How optimistic are you that the recommendations of the Bipartisan Commission will be implemented?
I am very optimistic because they are so powerful. The issue of the demographics is clear. Since the end of World War II, one of the major factors in creating the middle class that has served the country so well has been access to decent housing, particularly homeownership. We’ve got to be thinking about how we use housing counseling strategies, affordable housing, and rental housing as a platform toward homeownership and every mechanical device that we can think of to help people access decent housing.
There are millions of people who will be moving beyond the 65 range and into their 80s. We need to be attentive there as well. Today, we have about 40 million people in the country over 65 years. It is estimated that by 2040 that number will be about 80 million. It will double. We have about 6 million who are over 85 today. In that same timeframe, that number will go to 20 million. It will triple. Most of those people will not live most of their lives in nursing homes or institutional care, and they shouldn’t. They don’t want to. It’s too expensive. It’s not the best way to house people. Many will want to stay in their own homes, but that doesn’t mean they can care for the house that they raised their children in. We have to find more stock of housing that is age appropriate, properly scaled, properly priced, properly located. We also have to retrofit the existing housing stock so it is age appropriate by doing things like removing stairs, adding ramps, and lowering bathroom fixtures.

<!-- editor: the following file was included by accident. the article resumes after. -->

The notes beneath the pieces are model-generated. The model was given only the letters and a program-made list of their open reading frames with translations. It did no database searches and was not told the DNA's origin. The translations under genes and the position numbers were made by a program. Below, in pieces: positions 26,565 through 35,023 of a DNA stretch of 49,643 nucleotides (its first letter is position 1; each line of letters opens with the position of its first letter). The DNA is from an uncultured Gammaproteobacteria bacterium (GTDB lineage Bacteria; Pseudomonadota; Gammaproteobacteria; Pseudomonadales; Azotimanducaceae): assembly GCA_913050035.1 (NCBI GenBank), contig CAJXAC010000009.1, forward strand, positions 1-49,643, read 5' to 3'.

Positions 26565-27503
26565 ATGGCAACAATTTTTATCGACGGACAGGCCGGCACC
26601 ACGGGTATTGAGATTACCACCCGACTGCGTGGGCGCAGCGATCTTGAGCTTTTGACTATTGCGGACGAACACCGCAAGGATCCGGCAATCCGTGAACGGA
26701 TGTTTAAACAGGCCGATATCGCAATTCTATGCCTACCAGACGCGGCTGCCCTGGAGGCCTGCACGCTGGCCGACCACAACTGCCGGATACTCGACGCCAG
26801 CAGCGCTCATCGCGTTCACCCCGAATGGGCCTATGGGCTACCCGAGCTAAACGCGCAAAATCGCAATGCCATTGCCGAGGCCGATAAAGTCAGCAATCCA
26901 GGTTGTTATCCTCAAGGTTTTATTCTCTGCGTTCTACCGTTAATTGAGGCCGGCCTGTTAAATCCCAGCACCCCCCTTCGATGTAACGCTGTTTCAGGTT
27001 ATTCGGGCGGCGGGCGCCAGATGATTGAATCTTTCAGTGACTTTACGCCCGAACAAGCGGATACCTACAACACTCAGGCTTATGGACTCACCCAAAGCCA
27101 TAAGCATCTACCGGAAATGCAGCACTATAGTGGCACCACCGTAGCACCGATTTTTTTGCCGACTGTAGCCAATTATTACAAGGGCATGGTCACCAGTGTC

All of these are challenging. Absolutely, the country is going to have to deal with these issues one way or the other. We are either going to deal with them intentionally and with policy, fairness, and support, or people are going to be on their own to do what they can.
The Commission covered much ground, including housing finance reform, homeownership, and rental housing. What topic had the most debate?